Mineralogy is an important discipline for several reasons. For one, the study of the composition of the earth's crust gives scientists an idea of how Earth was formed. The discovery of new minerals could provide useful materials for industry. The study of the chemical properties of minerals could lead to the discovery of new uses for Earth's mineral resources. Mining ores for their mineral components provides the materials for lasers, buildings, and jewelry. Each of the branches of mineralogy contributes to the indispensable knowledge base of minerals and their uses.



Klein, C. The Manual of Mineral Science. 22nd ed. New York: John Wiley & Sons, Inc., 2002.

Jennifer McGrath


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—The smallest particle of an element that retains the properties of that element. All matter is composed of atoms.


—The tendency of a material to shatter or break when pounded.

Chemical properties

—The properties of a substance that can only be observed by the substance going through a chemical reaction, for example, flammability or chemical reactivity.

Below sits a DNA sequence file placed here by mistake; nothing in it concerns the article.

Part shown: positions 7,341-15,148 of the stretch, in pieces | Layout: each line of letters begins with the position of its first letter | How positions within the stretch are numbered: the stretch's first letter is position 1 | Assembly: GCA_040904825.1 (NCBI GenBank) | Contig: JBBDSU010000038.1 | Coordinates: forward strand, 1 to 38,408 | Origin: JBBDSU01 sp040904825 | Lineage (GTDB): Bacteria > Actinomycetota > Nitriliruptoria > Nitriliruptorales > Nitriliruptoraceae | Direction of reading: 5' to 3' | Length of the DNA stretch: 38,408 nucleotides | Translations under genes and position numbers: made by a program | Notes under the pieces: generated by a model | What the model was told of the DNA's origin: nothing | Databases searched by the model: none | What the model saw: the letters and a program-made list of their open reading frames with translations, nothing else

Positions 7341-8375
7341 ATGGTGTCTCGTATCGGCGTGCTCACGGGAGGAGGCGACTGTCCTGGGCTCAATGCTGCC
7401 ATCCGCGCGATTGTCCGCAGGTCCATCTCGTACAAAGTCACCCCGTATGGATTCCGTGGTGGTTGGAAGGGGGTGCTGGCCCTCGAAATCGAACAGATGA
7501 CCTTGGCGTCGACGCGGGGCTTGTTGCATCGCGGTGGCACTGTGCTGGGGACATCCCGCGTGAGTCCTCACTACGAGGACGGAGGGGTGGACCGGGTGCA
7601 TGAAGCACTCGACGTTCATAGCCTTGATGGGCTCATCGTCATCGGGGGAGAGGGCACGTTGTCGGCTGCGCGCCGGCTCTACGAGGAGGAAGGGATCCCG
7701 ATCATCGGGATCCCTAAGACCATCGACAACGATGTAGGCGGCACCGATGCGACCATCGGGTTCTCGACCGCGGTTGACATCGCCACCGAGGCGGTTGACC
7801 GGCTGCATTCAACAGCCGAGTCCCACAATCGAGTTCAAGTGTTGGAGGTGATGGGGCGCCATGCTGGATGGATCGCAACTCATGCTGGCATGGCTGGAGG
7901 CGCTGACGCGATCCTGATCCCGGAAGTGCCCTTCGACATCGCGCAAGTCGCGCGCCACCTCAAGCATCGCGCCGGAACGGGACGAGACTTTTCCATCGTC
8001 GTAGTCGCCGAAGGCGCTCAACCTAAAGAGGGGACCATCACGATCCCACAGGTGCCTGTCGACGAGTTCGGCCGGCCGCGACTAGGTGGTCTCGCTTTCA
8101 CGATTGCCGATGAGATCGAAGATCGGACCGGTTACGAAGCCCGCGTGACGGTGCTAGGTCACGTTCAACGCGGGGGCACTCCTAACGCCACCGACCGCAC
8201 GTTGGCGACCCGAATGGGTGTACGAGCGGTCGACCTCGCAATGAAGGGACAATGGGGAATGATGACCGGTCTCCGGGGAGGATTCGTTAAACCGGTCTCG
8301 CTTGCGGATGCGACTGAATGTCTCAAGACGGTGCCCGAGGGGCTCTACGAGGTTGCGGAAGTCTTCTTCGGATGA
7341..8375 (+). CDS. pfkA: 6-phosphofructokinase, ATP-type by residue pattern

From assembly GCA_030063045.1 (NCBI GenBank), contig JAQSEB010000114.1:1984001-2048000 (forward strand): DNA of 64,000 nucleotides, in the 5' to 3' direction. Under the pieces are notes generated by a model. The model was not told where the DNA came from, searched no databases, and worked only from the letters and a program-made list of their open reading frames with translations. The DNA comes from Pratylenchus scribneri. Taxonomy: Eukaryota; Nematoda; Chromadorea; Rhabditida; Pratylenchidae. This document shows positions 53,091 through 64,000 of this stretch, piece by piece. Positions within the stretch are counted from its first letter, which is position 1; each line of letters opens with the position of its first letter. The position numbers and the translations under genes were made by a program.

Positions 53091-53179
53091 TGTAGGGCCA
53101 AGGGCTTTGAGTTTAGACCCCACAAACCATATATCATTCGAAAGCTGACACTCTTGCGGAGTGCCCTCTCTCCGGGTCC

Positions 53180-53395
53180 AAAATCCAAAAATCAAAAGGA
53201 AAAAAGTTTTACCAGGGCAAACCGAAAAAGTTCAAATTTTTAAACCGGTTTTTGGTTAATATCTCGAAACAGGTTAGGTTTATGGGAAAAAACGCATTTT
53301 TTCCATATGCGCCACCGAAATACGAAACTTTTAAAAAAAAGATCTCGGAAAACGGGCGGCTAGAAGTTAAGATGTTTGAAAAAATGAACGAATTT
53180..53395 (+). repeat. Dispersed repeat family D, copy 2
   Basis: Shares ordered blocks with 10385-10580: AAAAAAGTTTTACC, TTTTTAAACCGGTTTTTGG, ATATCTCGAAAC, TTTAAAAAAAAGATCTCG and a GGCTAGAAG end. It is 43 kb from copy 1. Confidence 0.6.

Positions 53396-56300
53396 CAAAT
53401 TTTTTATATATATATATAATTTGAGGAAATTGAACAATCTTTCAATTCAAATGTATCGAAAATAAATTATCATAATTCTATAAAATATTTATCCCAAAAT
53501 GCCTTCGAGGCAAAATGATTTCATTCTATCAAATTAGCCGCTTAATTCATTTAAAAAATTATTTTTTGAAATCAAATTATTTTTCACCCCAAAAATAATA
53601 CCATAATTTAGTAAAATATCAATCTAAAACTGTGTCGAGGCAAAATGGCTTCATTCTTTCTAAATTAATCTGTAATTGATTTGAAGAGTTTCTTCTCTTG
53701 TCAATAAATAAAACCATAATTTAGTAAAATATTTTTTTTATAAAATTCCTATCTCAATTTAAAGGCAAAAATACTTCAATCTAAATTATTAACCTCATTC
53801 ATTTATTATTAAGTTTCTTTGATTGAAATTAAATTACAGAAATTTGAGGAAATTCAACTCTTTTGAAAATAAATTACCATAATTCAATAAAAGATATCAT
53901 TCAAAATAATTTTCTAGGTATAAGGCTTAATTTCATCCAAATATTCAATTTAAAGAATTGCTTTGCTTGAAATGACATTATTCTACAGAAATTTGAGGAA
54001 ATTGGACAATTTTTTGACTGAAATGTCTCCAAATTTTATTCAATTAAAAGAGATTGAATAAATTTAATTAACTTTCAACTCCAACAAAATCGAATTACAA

—A substance that allows heat or electricity to flow through it easily.


—A negatively charged particle, ordinarily occurring as part of an atom. The atom's electrons form a sort of cloud about the nucleus.

Electrostatic attraction

—The force of attraction between oppositely charged particles, as in ionic bonding.


—The ability to be pounded into shapes.

Sodium chloride

—Table salt.


—The amount of space that a material body occupies.

Additional topics

Science EncyclopediaScience & Philosophy: Methane to Molecular clock